In mammalian genomes, a single gene can be alternatively spliced into multiple isoforms which greatly increase the functional diversity of the genome. In the human, more than 95% of multi-exon genes undergo alternative splicing. It is hard to computationally differentiate the functions for the splice isoforms of the same gene, because they are almost always annotated with the same functions and share similar sequences. In this paper, we developed a generic framework to identify the ‘responsible’ isoform(s) for each function that the gene carries out, and therefore predict functional assignment on the isoform level instead of on the gene level. Within this generic framework, we implemented and evaluated several related algorithms for isoform function prediction. We tested these algorithms through both computational evaluation and experimental validation of the predicted ‘responsible’ isoform(s) and the predicted disparate functions of the isoforms of Cdkn2a and of Anxa6. Our algorithm represents the first effort to predict and differentiate isoforms through large-scale genomic data integration.


Determining the functions of proteins is a central goal of genetics, fundamental for understanding the molecular basis of diverse genetic diseases [1][7]. During the past few decades, significant efforts have been made to integrate and develop diverse machine learning algorithms for gene function prediction through large-scale genomic data integration [8][12], such as Support Vector Machines, Bayesian classifications and Artificial Neural Networks. Despite differences in implementation and performance of the specific algorithms, the essence of these methods for gene function prediction is ‘supervised learning’, in which a model of features derived from functional genomic data (such as microarray, protein-protein physical interactions, gene-gene genetic interactions) is constructed to delineate a defined set of ‘positives’ (genes annotated to the function under consideration) and ‘negatives’ (genes without the function). These algorithms have significantly accelerated our understanding of gene functions.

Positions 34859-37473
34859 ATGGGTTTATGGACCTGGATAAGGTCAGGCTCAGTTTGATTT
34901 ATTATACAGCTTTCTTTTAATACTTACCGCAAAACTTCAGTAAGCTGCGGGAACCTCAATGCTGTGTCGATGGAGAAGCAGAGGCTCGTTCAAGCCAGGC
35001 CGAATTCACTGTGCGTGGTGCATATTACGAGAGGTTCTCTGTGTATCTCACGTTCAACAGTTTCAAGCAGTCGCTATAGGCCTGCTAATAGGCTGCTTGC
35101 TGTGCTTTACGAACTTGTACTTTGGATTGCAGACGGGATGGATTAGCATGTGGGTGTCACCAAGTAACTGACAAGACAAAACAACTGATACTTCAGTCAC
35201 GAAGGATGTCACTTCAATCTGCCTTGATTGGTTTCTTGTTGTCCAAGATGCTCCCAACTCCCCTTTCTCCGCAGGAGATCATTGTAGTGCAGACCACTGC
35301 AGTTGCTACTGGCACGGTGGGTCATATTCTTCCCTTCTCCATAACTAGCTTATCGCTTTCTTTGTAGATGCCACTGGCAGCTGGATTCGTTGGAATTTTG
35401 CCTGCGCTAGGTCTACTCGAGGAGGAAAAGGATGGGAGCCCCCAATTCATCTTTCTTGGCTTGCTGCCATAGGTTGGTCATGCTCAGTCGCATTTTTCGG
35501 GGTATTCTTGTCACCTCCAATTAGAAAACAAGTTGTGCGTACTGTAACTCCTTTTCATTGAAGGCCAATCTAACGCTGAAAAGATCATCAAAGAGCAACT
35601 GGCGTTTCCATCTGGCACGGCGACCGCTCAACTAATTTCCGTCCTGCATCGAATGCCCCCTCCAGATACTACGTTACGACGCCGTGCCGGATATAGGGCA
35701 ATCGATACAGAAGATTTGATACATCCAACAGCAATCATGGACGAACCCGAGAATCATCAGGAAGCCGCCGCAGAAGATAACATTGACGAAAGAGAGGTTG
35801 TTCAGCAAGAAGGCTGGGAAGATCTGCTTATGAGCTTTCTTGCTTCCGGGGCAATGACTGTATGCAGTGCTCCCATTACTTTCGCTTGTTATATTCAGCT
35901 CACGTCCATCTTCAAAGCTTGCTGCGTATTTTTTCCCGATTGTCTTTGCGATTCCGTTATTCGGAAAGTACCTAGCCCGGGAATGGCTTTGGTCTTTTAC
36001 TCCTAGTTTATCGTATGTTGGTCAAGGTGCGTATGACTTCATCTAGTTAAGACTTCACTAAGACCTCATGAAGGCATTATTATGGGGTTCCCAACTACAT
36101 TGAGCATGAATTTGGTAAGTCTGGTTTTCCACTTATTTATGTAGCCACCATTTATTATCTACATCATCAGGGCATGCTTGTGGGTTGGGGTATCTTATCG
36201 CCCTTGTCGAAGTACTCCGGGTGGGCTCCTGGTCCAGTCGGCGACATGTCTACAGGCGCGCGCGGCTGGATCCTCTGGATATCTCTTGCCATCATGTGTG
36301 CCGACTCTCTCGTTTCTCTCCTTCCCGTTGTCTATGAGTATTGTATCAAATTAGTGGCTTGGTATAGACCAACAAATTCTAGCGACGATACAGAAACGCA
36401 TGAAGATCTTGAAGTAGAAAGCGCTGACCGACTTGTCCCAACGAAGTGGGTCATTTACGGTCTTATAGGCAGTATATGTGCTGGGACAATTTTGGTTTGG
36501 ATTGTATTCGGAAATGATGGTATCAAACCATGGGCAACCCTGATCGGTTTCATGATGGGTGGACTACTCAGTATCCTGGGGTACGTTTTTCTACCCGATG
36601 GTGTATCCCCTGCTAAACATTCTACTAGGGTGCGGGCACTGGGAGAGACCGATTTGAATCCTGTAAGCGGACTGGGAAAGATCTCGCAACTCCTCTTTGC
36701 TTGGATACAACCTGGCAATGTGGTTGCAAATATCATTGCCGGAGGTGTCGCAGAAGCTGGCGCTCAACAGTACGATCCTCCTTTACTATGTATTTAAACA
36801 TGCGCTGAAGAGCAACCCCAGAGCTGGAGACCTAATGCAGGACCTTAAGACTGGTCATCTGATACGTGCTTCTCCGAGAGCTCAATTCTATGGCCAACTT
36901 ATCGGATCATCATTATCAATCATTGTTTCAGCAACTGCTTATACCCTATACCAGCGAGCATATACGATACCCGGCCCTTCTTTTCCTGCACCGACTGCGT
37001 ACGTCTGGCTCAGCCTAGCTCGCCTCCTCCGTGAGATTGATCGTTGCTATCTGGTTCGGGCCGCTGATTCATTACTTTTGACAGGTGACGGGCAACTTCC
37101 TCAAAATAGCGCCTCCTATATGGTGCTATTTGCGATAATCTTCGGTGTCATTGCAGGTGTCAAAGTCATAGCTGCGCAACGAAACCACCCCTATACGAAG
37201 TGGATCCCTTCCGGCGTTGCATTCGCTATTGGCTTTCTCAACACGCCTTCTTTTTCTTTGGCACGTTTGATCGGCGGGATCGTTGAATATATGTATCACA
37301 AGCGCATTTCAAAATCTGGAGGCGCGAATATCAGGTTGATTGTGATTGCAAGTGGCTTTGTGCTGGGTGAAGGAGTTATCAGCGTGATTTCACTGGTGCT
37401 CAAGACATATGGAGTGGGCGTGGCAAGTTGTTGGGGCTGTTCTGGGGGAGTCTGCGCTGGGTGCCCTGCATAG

A major intellectual limitation of the current function prediction paradigm is that it considers a gene as a single entity without differentiating the functional diversity of alternatively spliced isoforms. Alternative splicing is a major source of protein molecular function diversity and regulatory diversity. In humans, 95% of multi-exon genes undergo alternative splicing, generating proteins of potential different functions [13][21]. For example, TRPM3, which encodes a type of cation-selective channels in human, can be alternatively spliced into two variants targeting different ions [22][24]. Other splice variants have been reported with distinctly opposite functions. For example, the splice variants of BCLX are antiapoptotic and pro-apoptotic, respectively [25]. Similarly, CASP3-L variant is pro-apoptotic while CASP3-S is antiapoptotic [26]. Differences in function are sometimes reflected on the regulatory level: two alternatively spliced transcripts of OSR2 have opposite transcriptional activities, activation and repression [26]. Attempts to capture such differential functions are currently limited to low-throughput experimental approaches and protein domain analysis. However, based on the protein domain annotation we downloaded in Dec, 2012, only 34% of the isoform pairs (of the same gene) in the NCBI database have different domains. The majority of the isoforms of the same gene differ in subtle ways which are not reflected by protein domains. We expect that computational methods developed to differentiate isoform functions through integrating functional genomic data will assist a deeper, high-resolution understanding of gene functions.